'Fly A Kite' Workshop

by Joanna
(Washington, DC, U.S.A.)

Q:

I work at a museum in DC and we are participating in the Blossom Kite Day during the 100th anniversary of the Cherry Blossom Festival in March 2012. I would love to offer a family workshop outside amongst the kite flying.

Keeping in mind that we would like kids from 6-16 years old working with their parents outside to make kites, which design would you suggest? Could I find that suggested design in your book?

Thank you.

A:

My Simple Series of kites springs to mind immediately :-) This a short series of just 3 kites that were designed to be absolutely quick, simple and easy to make and fly. As far as materials go, you just need plastic garbage bags or garden bags, insulation or packing tape and wooden dowels (48" long, 3/16" in diameter) that you should find at most hardware stores.

Several reels of 30 pound line, each on a Stake Line Winder
from Amazon will go great with these kites. There's 500 feet on each winder so you could save some money by cutting some of them down to 100ft lengths and winding on to some small cardboard boxes or short wooden off-cuts. But leave at least one line at full length, so someone gets the thrill of seeing one of these kites going to 400 feet above the gound! All 3 kites are capable of it.

And yes, my latest eBook Making Dowel Kites does cover the 3 Simple Series designs. Being a PDF file, it would be a simple matter to refer to the index and print out just the pages containing the Simple Series kites. Do some photocopying and some stapling and you could have a number of booklets available on the day.

I would suggest you try at least one of the kites for yourself, during some spare time before the event happens. I could then help you with any minor hiccups to minimize the chance of any disappointments on the day!

Finally, some suggestions regarding age...

The 6 year olds will have fun helping to cut out the tail for the Diamond. Apart from that, they could decorate some sails with colored permanent marker pens.

The 16 year olds should be capable of making the entire kite by carefully following the instructions. The Delta is probably the trickiest, and the line must be connected accurately for it to fly well.

In between - I guess you just help out where needed :-)

The only thing that will really hinder flying success is too much wind. If the weather is calm, at least the kids can tow the kites up by running around.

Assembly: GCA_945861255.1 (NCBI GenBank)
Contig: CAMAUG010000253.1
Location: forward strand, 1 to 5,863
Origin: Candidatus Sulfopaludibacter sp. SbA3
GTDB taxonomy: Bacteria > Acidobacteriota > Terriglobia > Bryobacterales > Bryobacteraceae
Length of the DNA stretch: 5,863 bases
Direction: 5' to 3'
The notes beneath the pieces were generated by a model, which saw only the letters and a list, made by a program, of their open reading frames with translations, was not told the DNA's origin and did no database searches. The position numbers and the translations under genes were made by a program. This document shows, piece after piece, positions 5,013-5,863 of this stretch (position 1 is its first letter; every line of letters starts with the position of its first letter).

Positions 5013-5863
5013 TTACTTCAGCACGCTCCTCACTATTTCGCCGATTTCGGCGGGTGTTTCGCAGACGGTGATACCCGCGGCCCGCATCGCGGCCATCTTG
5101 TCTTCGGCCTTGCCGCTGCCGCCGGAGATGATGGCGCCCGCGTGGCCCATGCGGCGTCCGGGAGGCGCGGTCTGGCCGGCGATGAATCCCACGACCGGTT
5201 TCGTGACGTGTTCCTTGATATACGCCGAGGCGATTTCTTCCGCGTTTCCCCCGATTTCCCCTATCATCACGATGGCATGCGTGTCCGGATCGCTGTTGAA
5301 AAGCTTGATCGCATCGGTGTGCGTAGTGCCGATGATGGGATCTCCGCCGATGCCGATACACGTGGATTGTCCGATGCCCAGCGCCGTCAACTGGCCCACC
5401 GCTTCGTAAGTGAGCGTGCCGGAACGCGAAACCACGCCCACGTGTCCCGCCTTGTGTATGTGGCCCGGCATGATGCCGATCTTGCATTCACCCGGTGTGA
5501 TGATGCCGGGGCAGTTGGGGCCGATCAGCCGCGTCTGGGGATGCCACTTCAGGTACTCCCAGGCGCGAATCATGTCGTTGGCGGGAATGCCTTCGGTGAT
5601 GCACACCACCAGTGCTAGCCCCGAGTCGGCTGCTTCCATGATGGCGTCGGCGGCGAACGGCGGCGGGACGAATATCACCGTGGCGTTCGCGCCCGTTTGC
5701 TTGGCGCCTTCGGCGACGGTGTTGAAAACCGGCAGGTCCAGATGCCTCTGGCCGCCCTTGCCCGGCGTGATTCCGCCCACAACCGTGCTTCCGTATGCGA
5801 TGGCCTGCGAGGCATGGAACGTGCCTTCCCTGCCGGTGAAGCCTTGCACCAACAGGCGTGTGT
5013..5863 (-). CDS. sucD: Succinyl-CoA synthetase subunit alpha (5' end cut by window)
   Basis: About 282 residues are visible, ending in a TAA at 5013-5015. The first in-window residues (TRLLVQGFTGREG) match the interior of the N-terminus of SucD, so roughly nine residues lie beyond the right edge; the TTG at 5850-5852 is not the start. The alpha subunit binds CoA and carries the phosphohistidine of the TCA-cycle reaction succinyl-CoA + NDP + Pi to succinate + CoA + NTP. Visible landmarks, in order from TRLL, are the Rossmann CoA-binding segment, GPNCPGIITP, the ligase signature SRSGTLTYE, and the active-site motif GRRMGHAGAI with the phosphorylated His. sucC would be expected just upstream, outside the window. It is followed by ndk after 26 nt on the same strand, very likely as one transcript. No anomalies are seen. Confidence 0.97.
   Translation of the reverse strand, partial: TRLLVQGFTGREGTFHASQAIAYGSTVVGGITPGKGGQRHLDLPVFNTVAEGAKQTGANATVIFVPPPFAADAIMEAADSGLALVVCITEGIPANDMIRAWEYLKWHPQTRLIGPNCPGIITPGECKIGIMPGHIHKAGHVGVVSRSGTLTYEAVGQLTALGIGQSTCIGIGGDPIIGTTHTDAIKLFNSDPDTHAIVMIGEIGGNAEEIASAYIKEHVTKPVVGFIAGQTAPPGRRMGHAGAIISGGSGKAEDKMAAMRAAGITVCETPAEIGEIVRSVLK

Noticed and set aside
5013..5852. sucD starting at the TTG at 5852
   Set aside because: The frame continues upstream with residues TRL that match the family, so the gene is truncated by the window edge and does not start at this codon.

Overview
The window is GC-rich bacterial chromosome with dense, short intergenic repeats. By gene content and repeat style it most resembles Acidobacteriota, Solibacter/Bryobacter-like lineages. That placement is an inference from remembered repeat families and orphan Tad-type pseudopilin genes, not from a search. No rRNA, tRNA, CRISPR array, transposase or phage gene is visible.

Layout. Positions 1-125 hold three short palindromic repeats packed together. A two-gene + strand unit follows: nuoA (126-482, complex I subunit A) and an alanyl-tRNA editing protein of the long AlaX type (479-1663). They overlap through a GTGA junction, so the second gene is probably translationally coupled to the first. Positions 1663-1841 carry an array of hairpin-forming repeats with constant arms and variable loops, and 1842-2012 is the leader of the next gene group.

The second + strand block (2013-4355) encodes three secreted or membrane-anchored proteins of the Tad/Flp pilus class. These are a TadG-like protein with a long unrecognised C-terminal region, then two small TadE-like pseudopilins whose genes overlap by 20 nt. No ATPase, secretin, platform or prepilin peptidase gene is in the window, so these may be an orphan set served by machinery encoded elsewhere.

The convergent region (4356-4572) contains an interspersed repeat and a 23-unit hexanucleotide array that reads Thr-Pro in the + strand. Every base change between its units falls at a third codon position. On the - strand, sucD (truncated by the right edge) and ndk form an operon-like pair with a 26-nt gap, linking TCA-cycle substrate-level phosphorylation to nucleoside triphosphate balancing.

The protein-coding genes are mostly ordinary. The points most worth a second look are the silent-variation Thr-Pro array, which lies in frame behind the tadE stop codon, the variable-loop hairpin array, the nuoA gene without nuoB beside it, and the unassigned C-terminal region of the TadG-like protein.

Hope all this is helpful!

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E-book special of the month (25% off)...

Click to get 'Making The MBK Parachute Kite'

This printable e-book takes you step-by-step through making a 119 cm (4 ft) wide Parachute kite. It's not quite that wide in the air since the canopy takes on a distinct curved shape when inflated. This 14-cell kite performs best in moderate to fresh wind speeds. That's 20 to 38 kph or 13 to 24 mph. In gentle winds, this kite will hang in the air at fairly low line angles. In fresh winds, it pulls firmly for it's size, so small kids should only fly it while supervised!

Every kite design in the MBK Soft Series satisfies the following points...

  • Materials are plastic sheet, tape and line – and nothing more!
  • Tools are a ruler, scissors and a marker pen - and nothing more!
  • All cuts are along straight lines.

For the greatest chance of success, I make recommendations regarding the materials. For example, the type/weight of plastic, type/width of tape and line type/strength. Close enough should nearly always be good enough, since the design is well-tested and should be tolerant of small differences from my original.

Get the e-book for making the MBK Parachute kite. After making your first one in plastic and seeing how it performs, you can try soft Tyvek or rip-stop nylon for your next build.

The e-book is a PDF file - which means printable instructions to refer to while you make the kite. It also means convenient off-line access if that suits you better.



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Testimonials
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"Love the easy to understand step by step instructions, made from next to nothing materials and above all so much fun to fly... cheers Tim for sharing your well thought out pdf kite designs with the whole world.

Very satisfying making your own and watching them get air-born for the first time."

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"I decided to run kite making as an elective again on this camp in the past week - so I bought all your e-books, a bunch of materials, and then took a group of 10 high school students through making the kites over 4 days. We built a diamond, a Barn Door, a Delta, and two skew delta kites. Again - every single kite flew."

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"I've just bought your super e-book and spent most of last night pouring through all the great stuff in it!

Very detailed and USEFUL information - thanks for such a great book."

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Wind Speeds


Light air
1-5 km/h
1-3 mph
1-3 knots
Beaufort 1

Light breeze
6–11 km/h
4–7 mph
4–6 knots
Beaufort 2    

Gentle breeze
12–19 km/h
8–12 mph
7–10 knots
Beaufort 3    

Moderate breeze
20–28 km/h
13–18 mph
11–16 knots
Beaufort 4    

Fresh breeze
29–38 km/h
19–24 mph
17–21 knots
Beaufort 5    

Strong breeze
39–49 km/h
25–31 mph
22–27 knots
Beaufort 6

High Wind
50-61 km/h
32-38 mph
28-33 knots
Beaufort 7